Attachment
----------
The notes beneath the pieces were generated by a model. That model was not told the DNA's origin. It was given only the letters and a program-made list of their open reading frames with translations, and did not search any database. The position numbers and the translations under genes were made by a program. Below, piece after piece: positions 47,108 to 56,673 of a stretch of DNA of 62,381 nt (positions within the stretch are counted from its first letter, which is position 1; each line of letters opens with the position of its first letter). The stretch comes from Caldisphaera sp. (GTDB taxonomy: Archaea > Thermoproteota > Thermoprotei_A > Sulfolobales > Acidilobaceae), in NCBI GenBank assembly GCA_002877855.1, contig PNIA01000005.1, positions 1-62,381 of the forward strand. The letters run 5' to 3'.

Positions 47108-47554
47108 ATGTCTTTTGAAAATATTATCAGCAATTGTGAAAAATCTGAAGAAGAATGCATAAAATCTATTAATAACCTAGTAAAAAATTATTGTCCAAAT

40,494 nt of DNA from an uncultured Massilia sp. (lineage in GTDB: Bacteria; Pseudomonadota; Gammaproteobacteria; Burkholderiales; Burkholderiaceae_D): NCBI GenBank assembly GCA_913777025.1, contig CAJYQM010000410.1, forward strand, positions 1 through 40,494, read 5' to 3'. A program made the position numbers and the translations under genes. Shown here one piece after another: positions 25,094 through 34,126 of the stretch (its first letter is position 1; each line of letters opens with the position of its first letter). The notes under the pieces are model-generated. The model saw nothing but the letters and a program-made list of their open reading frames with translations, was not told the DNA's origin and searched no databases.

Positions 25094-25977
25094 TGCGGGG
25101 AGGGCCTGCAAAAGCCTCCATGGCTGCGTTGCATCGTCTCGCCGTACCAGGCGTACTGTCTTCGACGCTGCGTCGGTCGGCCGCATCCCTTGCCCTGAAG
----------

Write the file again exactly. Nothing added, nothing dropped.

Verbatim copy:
The notes beneath the pieces were generated by a model. That model was not told the DNA's origin. It was given only the letters and a program-made list of their open reading frames with translations, and did not search any database. The position numbers and the translations under genes were made by a program. Below, piece after piece: positions 47,108 to 56,673 of a stretch of DNA of 62,381 nt (positions within the stretch are counted from its first letter, which is position 1; each line of letters opens with the position of its first letter). The stretch comes from Caldisphaera sp. (GTDB taxonomy: Archaea > Thermoproteota > Thermoprotei_A > Sulfolobales > Acidilobaceae), in NCBI GenBank assembly GCA_002877855.1, contig PNIA01000005.1, positions 1-62,381 of the forward strand. The letters run 5' to 3'.

Positions 47108-47554
47108 ATGTCTTTTGAAAATATTATCAGCAATTGTGAAAAATCTGAAGAAGAATGCATAAAATCTATTAATAACCTAGTAAAAAATTATTGTCCAAAT

40,494 nt of DNA from an uncultured Massilia sp. (lineage in GTDB: Bacteria; Pseudomonadota; Gammaproteobacteria; Burkholderiales; Burkholderiaceae_D): NCBI GenBank assembly GCA_913777025.1, contig CAJYQM010000410.1, forward strand, positions 1 through 40,494, read 5' to 3'. A program made the position numbers and the translations under genes. Shown here one piece after another: positions 25,094 through 34,126 of the stretch (its first letter is position 1; each line of letters opens with the position of its first letter). The notes under the pieces are model-generated. The model saw nothing but the letters and a program-made list of their open reading frames with translations, was not told the DNA's origin and searched no databases.

Positions 25094-25977
25094 TGCGGGG
25101 AGGGCCTGCAAAAGCCTCCATGGCTGCGTTGCATCGTCTCGCCGTACCAGGCGTACTGTCTTCGACGCTGCGTCGGTCGGCCGCATCCCTTGCCCTGAAG